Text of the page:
Accidents and CatastrophesAccidents or hazards may be classified as natural or man-made (Bradford, 2008) and have been seen to vary with increasing degree of seriousness. Quarantelli (n. d) and Bradford (2008) identified ‘incidents’, ‘community (or routine) emergencies’, ‘disasters’ and ‘catastrophes’, with the degree of seriousness and required attention increasing in that order. However, to have a better understanding of what catastrophes are there is a need to understand how accidents can be generally described. Moreover, there is a necessity for clear differentiation between the different forms of accidents. Bradford (2008) described an accident as ‘an unplanned event which result in unacceptable consequence’, ’a damaging event’, ’an industrial mishap’ and so on.
The same source described an incident as ‘an event …which requires a response from … the statutory emergency response agencies’. Bradford (2008) further described an emergency as ‘an unexpected event that places life and/or property in danger and requires an immediate response through the use of routine community resources and procedures‘; and disasters are described as causing an extensive destruction of human, material and environmental losses as a result of serious disruption of the functional parts of the society in a manner that supersedes the society’s capacity to cope with such situations.
Quarantelli, (n. d a) clearly described disasters in terms of organizational activities and this was reinforced by Bradford (2008). According to his paper, disasters are distinct from every day emergencies in the following ways: 1) Dealing with disasters requires the effort of several organizations at once. For instance, Quarantelli, (n. d) cited the case of an airline crash studied by the Disaster Research Centre of the University of Delaware, United States. It reported that the disaster scene witnessed about 68 fire departments converging at the site.
2) Organizations involved partially lose their independence and ability to act freely. The possibility that the organizations be instructed and coordinated by agencies that are not necessarily concerned with routine or every day emergency activities is highly likely. 3) Organizations tend to adopt a totally ‘different performance standards’. Activities are at this time viewed with the intention of ensuring that the critical and immediate problems are solved not putting in mind whether the normal organizational practice are put into practice.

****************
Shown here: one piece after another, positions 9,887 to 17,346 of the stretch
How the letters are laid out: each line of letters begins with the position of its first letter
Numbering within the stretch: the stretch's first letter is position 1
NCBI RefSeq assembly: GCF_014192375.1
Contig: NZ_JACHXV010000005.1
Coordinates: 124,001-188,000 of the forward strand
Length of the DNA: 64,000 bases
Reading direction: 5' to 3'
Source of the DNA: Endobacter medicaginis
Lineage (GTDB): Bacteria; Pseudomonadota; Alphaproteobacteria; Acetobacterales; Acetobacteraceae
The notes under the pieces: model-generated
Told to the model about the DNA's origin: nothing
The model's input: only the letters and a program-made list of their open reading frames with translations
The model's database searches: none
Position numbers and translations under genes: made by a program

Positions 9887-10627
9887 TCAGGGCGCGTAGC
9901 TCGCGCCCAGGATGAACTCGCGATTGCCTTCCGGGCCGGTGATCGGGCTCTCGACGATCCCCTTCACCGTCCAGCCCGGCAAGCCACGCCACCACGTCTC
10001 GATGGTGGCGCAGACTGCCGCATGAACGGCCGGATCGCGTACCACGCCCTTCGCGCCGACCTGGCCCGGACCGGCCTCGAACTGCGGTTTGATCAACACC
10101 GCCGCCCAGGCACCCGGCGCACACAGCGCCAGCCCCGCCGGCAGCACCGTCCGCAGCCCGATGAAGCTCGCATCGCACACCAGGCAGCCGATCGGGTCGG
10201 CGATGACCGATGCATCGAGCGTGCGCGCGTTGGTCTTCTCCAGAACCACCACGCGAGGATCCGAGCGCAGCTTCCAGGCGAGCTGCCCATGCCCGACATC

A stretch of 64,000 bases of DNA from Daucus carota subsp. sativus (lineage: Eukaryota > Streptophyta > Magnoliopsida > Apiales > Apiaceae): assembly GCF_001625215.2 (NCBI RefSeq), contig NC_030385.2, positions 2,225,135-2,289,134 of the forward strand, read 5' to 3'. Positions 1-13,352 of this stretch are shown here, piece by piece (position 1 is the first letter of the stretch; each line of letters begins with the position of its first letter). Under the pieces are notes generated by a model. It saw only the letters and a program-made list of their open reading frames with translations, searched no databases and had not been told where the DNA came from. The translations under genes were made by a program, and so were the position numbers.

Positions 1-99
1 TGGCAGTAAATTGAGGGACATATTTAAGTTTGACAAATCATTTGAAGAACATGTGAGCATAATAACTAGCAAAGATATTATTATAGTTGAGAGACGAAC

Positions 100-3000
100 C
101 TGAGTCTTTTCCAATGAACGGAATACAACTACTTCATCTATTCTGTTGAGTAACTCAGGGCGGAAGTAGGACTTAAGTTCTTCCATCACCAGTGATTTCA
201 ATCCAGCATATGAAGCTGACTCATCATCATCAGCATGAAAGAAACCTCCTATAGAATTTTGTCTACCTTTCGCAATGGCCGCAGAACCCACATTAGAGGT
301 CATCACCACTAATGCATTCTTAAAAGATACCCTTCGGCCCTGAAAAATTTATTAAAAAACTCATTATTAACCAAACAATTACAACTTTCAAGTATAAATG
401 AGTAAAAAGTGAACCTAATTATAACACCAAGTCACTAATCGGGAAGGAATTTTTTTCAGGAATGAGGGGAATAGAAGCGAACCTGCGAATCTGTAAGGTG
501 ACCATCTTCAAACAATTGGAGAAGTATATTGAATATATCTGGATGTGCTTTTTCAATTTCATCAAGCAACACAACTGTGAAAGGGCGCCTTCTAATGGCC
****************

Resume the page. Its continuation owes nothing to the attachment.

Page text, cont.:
4) Organizations tend to adopt a more ‘closer than usual’ relationship especially when it has to do with both the private and public sectors. With the occurrence of certain disasters that were actually categorised as being more than the normal disasters, there were intensified efforts at classifying the higher-than-normal disasters. Thus, researchers eventually adopted the nomenclature of catastrophes. These have the capacity to cause total breakdown that most community activities disappear and there is virtually nowhere to turn to for help (Kreimer and Arnold, 2000; Bradford, 2008).
Quarantelli, (n. d a) further outlined the following traits identified with catastrophes disasters: 1) Virtually all of the everyday activities within the affected community or communities are seriously affected and the possibility of a total halt to these activities is highly likely. 2)A major part of the buildings and other structures within the community or territory is seriously destroyed. For instance about nine out of every ten residential apartments were seriously damaged during Hurricane Hugo. The effect of the Tsunami was also widespread across the parts of Asia that witnessed it.
The resulting housing problem in catastrophes is usually massive and individual solutions by affected people is often impossible since most of the other places where individuals can opt for temporary accommodation are likely to be affected as well (e. g. relatives houses and other public places).